Stock markets have turned lower as investors reacted nervously to renewed tensions between the US and North Korea.
London's FTSE 100 was nearly 1% down during morning trading with share indices in Germany, France and Italy also in the red.
Anxiety among investors on Wednesday was compounded after a group of soldiers in Paris was hit by car in what was said to be a deliberate act.
Japan's Nikkei had been down more than 1% overnight while South Korean shares also slipped.
Investors piled into safe-haven assets such as US government bonds, gold and the Japanese yen and sold off shares.
The jitters came as Pyongyang said it was considering plans to attack the US Pacific territory of Guam - while Donald Trump threatened to react with "fire and fury".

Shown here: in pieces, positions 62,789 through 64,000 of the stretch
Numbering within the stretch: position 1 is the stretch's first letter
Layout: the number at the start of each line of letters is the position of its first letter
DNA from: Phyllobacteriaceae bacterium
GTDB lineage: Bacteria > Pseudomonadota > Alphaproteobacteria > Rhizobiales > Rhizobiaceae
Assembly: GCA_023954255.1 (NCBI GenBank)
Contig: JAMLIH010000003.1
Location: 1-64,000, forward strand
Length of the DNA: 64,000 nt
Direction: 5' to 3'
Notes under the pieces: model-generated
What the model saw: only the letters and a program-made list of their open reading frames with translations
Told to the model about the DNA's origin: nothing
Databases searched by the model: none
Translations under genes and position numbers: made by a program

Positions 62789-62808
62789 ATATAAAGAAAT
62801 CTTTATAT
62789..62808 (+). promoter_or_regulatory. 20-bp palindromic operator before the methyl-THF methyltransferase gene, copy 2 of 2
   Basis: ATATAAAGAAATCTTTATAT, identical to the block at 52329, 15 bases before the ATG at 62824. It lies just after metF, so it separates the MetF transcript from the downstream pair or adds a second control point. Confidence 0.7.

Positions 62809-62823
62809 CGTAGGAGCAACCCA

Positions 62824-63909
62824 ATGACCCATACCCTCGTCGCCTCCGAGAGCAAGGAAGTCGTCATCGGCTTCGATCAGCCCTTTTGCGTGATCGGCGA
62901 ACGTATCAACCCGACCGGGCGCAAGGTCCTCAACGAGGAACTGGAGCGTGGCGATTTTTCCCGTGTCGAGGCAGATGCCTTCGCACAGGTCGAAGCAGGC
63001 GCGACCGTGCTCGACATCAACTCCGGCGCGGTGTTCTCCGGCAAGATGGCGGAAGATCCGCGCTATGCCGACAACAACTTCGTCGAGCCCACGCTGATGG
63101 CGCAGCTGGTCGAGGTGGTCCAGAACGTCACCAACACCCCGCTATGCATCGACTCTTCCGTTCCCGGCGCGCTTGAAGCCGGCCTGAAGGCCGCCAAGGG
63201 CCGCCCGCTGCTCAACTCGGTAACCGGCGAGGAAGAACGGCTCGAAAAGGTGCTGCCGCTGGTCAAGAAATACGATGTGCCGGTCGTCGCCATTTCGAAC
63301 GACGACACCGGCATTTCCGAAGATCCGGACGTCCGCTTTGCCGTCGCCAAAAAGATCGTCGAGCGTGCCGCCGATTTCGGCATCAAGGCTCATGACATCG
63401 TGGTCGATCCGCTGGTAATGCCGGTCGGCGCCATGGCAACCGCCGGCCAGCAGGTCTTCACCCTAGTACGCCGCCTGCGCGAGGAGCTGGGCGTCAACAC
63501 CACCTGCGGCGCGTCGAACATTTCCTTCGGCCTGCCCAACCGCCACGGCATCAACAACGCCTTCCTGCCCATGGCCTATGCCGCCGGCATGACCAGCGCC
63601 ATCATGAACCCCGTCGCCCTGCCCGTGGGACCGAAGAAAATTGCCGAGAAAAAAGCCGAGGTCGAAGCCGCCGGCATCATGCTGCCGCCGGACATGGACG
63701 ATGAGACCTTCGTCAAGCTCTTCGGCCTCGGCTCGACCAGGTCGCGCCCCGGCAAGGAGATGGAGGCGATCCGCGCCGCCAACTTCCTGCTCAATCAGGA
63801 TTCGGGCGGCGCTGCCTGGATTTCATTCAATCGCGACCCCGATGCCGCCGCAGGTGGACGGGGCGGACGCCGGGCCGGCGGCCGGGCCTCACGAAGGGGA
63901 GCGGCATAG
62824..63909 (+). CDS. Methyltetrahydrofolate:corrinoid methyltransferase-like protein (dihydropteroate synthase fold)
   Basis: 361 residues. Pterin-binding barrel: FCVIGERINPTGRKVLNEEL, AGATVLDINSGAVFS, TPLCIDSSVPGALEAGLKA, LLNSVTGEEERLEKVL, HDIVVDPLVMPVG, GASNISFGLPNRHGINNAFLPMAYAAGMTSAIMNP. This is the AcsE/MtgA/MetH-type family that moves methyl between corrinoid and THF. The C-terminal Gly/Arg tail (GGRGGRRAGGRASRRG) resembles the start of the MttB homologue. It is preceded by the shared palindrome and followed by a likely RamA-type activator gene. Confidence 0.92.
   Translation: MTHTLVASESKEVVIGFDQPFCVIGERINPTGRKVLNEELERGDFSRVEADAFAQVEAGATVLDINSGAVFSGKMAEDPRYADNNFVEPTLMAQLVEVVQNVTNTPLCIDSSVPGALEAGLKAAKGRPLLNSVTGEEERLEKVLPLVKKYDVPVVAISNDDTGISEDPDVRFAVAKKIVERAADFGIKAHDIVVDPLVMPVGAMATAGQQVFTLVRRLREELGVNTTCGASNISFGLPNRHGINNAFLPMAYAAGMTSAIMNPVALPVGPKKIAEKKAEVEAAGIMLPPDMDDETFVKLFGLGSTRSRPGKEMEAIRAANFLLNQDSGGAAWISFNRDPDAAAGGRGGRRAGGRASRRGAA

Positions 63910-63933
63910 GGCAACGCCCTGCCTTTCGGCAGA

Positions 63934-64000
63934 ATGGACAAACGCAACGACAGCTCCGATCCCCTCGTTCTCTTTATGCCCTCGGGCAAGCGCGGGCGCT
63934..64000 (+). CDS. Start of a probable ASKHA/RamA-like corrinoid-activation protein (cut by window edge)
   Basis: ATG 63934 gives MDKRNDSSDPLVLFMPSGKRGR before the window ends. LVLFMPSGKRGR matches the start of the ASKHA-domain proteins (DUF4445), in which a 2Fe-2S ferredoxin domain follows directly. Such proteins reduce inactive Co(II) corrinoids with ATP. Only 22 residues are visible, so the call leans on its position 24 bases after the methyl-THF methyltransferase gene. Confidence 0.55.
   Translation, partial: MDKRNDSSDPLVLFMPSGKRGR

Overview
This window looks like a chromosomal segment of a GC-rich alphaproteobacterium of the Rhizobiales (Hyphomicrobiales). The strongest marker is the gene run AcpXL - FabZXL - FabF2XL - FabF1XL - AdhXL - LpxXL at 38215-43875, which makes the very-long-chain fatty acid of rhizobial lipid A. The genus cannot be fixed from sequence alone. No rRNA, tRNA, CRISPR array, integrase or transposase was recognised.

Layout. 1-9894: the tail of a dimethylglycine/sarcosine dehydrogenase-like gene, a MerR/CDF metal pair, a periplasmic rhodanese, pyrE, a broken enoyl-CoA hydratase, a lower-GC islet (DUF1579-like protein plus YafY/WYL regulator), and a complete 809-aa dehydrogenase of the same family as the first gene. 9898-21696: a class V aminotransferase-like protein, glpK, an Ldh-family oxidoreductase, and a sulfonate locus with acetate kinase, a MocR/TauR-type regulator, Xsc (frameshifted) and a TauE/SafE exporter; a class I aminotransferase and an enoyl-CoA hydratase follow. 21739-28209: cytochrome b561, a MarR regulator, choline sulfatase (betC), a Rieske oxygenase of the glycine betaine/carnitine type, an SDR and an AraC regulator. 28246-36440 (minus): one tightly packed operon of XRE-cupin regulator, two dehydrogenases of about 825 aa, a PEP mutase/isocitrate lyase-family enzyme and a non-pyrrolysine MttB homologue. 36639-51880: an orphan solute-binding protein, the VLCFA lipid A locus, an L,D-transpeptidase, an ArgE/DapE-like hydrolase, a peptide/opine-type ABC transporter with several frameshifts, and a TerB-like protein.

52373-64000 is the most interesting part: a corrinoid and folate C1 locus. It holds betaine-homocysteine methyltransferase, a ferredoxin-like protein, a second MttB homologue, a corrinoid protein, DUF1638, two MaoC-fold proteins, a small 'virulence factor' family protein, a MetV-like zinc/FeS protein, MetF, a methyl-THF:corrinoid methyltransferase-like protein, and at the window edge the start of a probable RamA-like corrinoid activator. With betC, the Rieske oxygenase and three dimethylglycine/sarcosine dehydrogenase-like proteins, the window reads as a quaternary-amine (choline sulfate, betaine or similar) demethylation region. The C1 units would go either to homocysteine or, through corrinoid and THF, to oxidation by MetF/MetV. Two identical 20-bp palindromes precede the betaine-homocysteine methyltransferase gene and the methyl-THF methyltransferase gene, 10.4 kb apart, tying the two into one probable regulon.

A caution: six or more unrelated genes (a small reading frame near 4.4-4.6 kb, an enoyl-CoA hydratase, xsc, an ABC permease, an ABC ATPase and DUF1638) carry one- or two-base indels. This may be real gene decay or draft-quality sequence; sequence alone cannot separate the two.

Markets have tended to shrug off North Korea's sabre-rattling in the past, dismissing it as bluster, but the latest tensions have added to jitters.
Tomoaki Fujii, head of investment research at Akatsuki Securities in Tokyo, said: "The sell-off caused by geopolitical tensions on North Korea will likely be short-lived as long as both Trump and Kim Jong Un keep making feints against each other and neither takes military action.
"The market's dent only lasted for a week in April when tension rose between them after North Korea launched a missile.
"Both countries know that there is no turning back once they push the button."
But others believe North Korea has no intention of backing down.
"Tensions will continue to mount and could eventually develop into a 'black swan' event that the markets are not prudently considering," said Steve Hanke, professor of Applied Economics at America's Johns Hopkins University.